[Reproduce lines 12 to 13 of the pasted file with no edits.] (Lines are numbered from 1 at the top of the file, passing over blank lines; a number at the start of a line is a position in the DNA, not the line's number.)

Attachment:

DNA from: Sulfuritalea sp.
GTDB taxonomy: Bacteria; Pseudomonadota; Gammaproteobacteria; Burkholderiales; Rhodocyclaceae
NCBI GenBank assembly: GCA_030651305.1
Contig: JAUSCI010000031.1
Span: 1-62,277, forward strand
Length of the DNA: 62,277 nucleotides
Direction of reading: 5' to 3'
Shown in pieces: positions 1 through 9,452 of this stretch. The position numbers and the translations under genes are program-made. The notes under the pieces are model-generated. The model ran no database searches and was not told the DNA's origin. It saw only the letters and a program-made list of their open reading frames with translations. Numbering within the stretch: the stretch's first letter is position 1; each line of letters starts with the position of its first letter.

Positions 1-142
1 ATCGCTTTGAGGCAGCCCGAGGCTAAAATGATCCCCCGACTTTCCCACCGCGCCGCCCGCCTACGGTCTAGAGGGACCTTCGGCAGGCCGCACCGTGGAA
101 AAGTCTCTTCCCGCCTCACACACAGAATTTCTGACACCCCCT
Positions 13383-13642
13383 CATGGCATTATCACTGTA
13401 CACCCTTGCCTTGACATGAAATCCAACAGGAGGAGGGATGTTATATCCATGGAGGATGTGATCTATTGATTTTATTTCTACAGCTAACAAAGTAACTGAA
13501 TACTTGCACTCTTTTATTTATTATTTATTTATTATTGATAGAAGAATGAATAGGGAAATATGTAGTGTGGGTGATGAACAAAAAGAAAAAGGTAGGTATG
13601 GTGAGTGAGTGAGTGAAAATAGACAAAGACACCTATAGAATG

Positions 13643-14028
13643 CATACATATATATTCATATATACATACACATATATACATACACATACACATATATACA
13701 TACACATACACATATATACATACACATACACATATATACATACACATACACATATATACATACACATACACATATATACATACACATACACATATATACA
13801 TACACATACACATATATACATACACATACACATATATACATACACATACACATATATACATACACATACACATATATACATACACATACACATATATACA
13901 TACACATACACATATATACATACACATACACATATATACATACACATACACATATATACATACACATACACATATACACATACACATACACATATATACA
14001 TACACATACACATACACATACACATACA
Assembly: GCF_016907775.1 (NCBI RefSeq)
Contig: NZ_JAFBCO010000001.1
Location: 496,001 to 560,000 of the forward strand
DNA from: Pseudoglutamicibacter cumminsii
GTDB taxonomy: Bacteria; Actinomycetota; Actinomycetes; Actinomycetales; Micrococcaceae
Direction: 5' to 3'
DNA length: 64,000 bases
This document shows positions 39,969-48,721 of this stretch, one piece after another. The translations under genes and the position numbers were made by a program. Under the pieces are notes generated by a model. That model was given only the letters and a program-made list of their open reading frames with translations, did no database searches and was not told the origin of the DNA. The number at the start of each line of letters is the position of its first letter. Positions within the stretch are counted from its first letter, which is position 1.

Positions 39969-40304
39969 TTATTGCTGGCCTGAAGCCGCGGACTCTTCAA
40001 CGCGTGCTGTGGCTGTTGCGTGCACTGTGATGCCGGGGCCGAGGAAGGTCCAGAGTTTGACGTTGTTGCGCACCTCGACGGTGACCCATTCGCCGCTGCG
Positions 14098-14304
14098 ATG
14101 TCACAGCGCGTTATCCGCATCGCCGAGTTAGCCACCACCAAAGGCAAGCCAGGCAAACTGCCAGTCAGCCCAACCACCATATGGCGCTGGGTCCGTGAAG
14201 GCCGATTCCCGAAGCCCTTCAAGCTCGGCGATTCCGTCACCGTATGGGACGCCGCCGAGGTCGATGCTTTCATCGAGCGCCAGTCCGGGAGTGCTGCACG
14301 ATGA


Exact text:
Positions 13383-13642
13383 CATGGCATTATCACTGTA